Looking for the shows that everyone will be talking about next month? Look no further. Here are February’s finest and most intriguing cultural events.
With a growling tenor voice and a presence that exudes rock ’n’ roll, Led Zeppelin great Robert Plant has managed to craft an incredible solo career post-“Stairway to Heaven.” Each new album brings accolades and awards, and his latest release, Carry Fire, is certainly no different. Torontonians have a chance to catch the iconic singer in the city’s finest venue, Massey Hall, on Feb. 17. Tickets are gone, but this quality of show makes a resale purchase worth the credit card hit. Oh, and Chrissy Hynde will be there. What are you waiting for?
The city is blessed with an abundance of new theatre and stage festivals, but there is only one Rhubarb Festival, the country’s longest-running festival of new works. This year, Rhubarb runs over two weeks, Feb. 14 to 18 and Feb. 21 to 25, with a regular program and special presentations later in the evening (yes, an immersive installation called Speak to the Vagina is one such presentation; this is Buddies in Bad Times people). They’ll also feature new talent with their Emerging Creators Unit.
Art of Time’s Leonard Cohen
This event looks fantastic. Obviously, we are all looking for ways to get a little more Leonard Cohen into our lives since the passing of the great artist last year. Toronto’s venerable Art of Time Ensemble may have nailed it with this event, which combines numerous readings by leading authors, such as Michael Redhill, Madeleine Thien and Barbara Gowdy, and music by Steven Page, Sarah Slean, Tom Wilson, Sarah Harmer and Gregory Hoskins. Wow, Art of Time’s artistic director Andrew Burashko has created something special.
Wavelength Winter Festival
There is something pretty great about these Wavelength folks who carefully curate the best new music series in the city. The Wavelength Winter Festival features a slew of today’s most exciting Canadian music including Vancouver’s Tough Age, Toronto’s Odonis Odonis and special Brooklyn guests Buke and Gase.
Thompson T. Egbo-Egbo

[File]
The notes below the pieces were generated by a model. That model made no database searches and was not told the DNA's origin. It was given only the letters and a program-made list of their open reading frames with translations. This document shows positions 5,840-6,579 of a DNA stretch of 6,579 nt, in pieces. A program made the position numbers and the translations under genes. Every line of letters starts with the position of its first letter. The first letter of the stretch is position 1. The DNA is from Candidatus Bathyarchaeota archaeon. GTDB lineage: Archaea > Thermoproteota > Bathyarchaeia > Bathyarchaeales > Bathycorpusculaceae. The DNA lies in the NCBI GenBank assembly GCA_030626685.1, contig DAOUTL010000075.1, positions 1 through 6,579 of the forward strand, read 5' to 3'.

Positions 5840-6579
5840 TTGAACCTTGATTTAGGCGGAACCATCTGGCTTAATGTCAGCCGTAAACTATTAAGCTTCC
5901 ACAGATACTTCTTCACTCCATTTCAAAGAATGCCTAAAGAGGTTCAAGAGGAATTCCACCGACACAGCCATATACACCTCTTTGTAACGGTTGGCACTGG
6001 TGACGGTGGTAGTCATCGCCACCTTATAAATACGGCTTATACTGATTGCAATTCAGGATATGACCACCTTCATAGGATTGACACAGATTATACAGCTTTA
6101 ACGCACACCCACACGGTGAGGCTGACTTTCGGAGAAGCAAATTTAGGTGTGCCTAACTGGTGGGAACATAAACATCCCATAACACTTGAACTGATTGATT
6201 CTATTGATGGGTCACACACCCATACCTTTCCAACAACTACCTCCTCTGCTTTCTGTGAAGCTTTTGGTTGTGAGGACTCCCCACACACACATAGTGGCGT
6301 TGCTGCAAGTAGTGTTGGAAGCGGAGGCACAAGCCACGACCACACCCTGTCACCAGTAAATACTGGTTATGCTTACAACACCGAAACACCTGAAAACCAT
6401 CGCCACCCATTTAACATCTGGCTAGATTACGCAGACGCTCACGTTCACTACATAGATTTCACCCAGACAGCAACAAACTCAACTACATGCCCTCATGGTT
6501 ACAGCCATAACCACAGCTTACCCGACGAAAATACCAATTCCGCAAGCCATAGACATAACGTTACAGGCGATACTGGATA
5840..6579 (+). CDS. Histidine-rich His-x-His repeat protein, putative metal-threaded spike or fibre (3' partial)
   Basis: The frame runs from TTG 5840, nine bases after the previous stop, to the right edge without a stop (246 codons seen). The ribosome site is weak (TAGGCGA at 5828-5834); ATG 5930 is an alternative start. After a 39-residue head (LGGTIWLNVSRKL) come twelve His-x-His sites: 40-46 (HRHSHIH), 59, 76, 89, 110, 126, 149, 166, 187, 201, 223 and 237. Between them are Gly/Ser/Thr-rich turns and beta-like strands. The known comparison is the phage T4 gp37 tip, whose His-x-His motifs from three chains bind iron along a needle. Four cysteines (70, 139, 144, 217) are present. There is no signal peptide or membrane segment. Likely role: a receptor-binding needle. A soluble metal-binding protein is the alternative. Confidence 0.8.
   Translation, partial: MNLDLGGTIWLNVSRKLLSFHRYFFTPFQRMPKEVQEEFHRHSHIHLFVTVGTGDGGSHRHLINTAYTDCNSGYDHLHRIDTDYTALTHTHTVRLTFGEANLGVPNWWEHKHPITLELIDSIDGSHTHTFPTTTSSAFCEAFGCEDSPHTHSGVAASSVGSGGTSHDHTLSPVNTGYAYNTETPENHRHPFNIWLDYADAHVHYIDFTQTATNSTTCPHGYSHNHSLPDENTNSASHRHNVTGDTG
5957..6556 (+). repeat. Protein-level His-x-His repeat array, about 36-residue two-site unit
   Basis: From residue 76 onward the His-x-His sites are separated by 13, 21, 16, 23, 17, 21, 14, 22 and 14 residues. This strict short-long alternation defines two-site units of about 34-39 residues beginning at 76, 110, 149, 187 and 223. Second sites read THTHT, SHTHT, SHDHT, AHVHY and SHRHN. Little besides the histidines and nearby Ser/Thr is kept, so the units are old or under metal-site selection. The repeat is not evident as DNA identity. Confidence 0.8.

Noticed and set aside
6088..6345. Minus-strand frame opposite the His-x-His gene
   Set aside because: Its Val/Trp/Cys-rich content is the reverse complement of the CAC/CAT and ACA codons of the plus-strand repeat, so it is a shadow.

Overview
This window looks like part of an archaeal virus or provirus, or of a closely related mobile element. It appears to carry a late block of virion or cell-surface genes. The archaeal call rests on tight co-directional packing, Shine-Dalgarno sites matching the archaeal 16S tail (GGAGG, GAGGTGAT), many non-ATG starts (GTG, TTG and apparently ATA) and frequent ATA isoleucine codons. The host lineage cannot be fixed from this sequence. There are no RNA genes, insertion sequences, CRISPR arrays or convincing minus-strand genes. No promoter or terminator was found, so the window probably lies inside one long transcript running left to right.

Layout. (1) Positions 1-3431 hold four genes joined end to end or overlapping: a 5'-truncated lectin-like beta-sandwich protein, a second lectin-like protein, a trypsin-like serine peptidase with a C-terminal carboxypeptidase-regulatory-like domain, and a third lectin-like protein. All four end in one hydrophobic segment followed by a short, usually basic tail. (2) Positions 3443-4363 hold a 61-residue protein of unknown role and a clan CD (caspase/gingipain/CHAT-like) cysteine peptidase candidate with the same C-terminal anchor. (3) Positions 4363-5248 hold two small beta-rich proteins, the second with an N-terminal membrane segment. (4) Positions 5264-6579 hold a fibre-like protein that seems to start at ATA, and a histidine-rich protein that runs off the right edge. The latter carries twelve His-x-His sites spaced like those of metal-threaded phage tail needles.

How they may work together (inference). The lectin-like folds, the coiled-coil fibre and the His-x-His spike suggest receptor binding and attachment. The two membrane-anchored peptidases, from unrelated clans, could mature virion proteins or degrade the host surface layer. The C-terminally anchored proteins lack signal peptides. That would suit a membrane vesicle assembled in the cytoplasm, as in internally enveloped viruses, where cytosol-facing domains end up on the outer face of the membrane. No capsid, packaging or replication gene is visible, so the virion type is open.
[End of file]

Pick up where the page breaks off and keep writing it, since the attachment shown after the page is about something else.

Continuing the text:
This Toronto jazz pianist is a product of the Regent Park neighbourhood and Dixon Hall music school. He’s fantastic: he has set up a charitable foundation to help other underprivileged kids in need achieve their dreams, and he is playing selections from his latest release, A New Standard, at the Horseshoe Tavern on Feb. 13.
Cottagers and Indians
Indigenous writer Drew Hayden Taylor is one of the best, capable of producing insightful works full of biting satire. His latest work, Cottagers and Indians, about a conflict over water usage, should be a cutting commentary. It opens at the Tarragon Theatre Feb. 13.
One of our best songwriters gives Kensington’s legendary watering hole, Graffiti’s, a proper send-off by playing a few of his now-classic solo shows on Feb. 8, 9 and 10.
Come From Away
The smash Broadway hit Come From Away returns to the place it all began, onstage at the Royal Alexandra Theatre, for an extended run that gets underway Feb. 13. Don’t miss all the dazzling fun this time around.
The Coal Mine Theatre converts to a grungy and great rock club of the bygone days (Think the El Mo circa 1983) for this special show paying homage to Fleetwood Mac’s incredible album. The cast assembled is stunning, and the intimate space makes Rumours, Feb. 7-25, the can’t-miss event of the month.
Toronto’s freaky mentalist Bobby Motta taps into the paranormal realm for your amusement, at Crow’s Theatre, Feb. 21–22.